11 – This is a question I always like asking musicians on my interviews: how do you feel when you get to know that a person indentifies himself or herself with your lyrics/ music and that your music has actually helped them to go through a rough time or that, at least, they forget about the troubles for a while? Have you received any messages from the fans with such content? I have to say that after a very brutal year on my personal life, your music (and from some more musicians as well, I should add) has helped me a lot.
Snowy Shaw – In my opinion that’s one of the highest forms of flattery or reward if you like. It happens every now and then that fans writes telling me about how a particular song means a lot to them or has helped them through a hard period in life. It makes me both happy and proud to be able to make a difference in someone’s life the same way certain bands music helped me.
12 – After being back from an extensive tour, what do you like to do at home to relax? Do you prefer a quiet time, focusing on reflections or just watching movies and listening to music or do you enjoy more the party till dawn lifestyle?
Snowy Shaw – When I was younger and single, once I got home from a long tour I preferred to hang out and party, but nowadays not at all. I just wanna spend quality time with my wife and our dogs, take long walks in the forest and listen to the sound of silence. I get enough wild life on tour where you’re constantly surrounded by people 24/7 in a very noisy environment for months in a row with limited private time and space.
13 – Since you are a big horror movie fan ever since a child, and myself being a huge fan of movies, raging from extremely low-budget horror to indie movies, to super productions, classics and cult movies (I believe I just don’t like romantic comedies, hehe), I’d like to ask you which ones are your favorites since the classics to the new ones. Do you enjoy modern horror movies? In general, which ones would you recommend?
Snowy Shaw – Actually last night we went and saw The Conjuring, which I thought was a fantastic new movie totally in my style. It certainly doesn’t hurt that it’s based on a true story either. But apart from that, I rarely watch horror movies these days or much movies at all for that matter. Occasionally I watch some on the tourbus and on flights just to kill time or distract myself a little, but last night was the first time I went to the movie theatre and didn’t fall asleep in several years. I work to hard and tour way too much these days.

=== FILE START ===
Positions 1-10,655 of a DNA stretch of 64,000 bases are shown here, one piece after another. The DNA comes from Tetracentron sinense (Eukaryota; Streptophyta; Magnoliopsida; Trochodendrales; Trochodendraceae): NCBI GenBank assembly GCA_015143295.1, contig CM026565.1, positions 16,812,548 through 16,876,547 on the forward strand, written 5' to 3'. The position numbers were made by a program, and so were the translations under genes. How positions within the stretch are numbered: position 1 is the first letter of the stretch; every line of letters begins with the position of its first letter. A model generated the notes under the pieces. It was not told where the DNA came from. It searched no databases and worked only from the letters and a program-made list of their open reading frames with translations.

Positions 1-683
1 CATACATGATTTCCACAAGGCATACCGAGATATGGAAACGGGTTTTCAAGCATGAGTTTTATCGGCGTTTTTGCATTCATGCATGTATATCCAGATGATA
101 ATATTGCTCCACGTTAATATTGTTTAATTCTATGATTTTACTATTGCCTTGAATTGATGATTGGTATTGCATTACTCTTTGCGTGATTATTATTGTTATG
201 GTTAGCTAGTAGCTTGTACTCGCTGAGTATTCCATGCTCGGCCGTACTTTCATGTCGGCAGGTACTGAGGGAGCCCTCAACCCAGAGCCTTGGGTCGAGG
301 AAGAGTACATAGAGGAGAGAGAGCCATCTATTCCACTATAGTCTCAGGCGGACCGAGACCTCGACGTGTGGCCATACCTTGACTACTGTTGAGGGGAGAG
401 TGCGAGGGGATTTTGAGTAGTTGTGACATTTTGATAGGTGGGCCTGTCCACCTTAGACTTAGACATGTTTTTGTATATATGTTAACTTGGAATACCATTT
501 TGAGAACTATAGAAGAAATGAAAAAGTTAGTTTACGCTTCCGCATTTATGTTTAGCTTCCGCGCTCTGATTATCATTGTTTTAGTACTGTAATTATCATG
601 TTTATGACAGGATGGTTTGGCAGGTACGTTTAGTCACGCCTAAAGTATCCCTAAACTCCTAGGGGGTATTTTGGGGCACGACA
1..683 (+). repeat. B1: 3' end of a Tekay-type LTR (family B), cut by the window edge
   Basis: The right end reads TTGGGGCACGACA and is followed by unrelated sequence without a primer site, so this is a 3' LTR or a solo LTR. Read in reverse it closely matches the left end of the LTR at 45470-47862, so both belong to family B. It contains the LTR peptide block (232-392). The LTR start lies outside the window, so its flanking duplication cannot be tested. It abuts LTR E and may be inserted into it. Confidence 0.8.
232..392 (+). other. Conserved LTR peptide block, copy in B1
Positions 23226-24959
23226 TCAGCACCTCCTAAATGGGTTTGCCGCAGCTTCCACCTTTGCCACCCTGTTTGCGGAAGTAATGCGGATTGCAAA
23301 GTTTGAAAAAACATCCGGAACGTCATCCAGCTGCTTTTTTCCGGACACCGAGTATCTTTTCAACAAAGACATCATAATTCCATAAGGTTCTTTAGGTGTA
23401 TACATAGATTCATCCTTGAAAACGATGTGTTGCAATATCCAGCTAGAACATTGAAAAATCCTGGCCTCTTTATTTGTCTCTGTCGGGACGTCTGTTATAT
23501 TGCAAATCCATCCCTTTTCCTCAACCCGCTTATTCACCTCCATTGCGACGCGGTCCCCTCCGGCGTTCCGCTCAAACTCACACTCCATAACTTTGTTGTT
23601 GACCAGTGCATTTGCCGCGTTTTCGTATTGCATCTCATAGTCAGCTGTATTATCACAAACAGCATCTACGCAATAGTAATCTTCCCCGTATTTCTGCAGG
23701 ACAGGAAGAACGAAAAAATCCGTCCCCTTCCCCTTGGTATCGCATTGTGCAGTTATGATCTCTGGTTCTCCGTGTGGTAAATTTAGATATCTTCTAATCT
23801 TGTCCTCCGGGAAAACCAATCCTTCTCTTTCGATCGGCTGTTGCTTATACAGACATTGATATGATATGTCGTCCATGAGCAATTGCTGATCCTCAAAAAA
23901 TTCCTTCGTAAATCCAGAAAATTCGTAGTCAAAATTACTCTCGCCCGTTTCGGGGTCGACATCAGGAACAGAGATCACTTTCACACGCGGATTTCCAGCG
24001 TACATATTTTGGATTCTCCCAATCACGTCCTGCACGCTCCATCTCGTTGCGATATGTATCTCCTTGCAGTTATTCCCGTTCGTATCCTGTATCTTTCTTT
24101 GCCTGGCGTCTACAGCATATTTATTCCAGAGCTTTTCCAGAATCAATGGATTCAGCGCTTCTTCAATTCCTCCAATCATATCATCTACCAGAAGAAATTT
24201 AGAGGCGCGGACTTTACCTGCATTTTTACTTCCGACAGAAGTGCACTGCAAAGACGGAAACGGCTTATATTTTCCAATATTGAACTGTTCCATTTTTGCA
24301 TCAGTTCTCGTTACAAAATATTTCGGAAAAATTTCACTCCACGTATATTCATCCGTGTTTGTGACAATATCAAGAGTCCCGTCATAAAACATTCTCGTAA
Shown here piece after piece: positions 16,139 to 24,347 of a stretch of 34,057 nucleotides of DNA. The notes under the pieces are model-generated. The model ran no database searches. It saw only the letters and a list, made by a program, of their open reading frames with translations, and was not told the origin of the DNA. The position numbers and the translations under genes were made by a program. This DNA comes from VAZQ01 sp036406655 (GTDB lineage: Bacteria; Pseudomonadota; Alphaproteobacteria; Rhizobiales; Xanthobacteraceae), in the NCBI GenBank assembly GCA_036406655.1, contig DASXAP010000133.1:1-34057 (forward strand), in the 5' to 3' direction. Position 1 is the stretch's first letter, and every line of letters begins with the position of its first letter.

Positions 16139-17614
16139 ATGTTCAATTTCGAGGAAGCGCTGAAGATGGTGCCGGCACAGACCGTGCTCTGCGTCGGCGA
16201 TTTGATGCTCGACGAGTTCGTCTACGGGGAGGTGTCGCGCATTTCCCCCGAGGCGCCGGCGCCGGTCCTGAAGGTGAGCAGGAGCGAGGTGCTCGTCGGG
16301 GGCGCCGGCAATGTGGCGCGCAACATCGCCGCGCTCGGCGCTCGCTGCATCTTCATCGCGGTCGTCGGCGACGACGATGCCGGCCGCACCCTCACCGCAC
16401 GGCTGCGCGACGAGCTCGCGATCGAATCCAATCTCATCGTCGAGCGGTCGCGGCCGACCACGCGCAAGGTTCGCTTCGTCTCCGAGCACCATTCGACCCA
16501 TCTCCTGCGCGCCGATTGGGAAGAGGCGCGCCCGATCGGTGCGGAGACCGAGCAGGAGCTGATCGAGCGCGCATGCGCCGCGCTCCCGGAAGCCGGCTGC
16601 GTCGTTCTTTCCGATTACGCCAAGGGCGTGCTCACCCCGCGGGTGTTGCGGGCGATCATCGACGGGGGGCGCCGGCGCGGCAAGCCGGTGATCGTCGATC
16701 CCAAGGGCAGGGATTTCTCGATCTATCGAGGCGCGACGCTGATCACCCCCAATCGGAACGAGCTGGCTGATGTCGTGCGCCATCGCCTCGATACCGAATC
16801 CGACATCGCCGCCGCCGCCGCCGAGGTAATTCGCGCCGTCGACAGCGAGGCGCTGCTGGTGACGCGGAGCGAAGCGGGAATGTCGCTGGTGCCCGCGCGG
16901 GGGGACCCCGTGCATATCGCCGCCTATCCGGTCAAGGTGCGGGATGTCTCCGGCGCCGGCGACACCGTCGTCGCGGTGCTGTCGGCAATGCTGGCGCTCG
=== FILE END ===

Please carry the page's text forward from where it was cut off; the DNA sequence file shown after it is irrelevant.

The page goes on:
In the past when I was doing Notre Dame I was almost fanatically into horror movies and especially the classics and film noir, but I sort of had an overdose of it all and haven’t watch almost anything since I disbanded Notre Dame in 2004. Now I can feel it’s all coming back to me…
I very much like Tim Burton’s movies, particularly the aesthetics of it is right up my alley. Regardless of genre, a few of my alltime personal favorite movies are Big Fish, Forrest Gump, Amelie from MontMartre, Omen, Nosferatu 1922. Happy Gilmore and Borat.
14 – What are your future plans concerning your music path? Any surprise for the year to come?
Snowy Shaw – Oh yeah, you’ll see. I won’t reveal too much at this point but stick around and you’ll see.
15 – Snowy, again, thank you so much for this opportunity. As I’ve mentioned before, I am a big fan ever for many years. I know you may find this kind of silly, after being interviewed so many times, but I have to say that it was an honour to interview you. I really appreciate this. Well, I wish you the best both on your personal and professional life. Do you have any last words for our readers/ listeners?
Snowy Shaw – It’s me who should thank you man. I appreciate this too you know, and what can I say other than, stay connected. There’s a lot of cool shit coming up in the near future. In the mean-time purchase my live album Snowy Shaw is Alive! and hook me up and become friends on Facebook Snowy Shaw fanpage and check out my webshop with loads of super rare and exclusive stuff on www.snowyshaw.net
Thanx-A-Bunch, see ya all out there somewhere – Cheers!April 14, 2014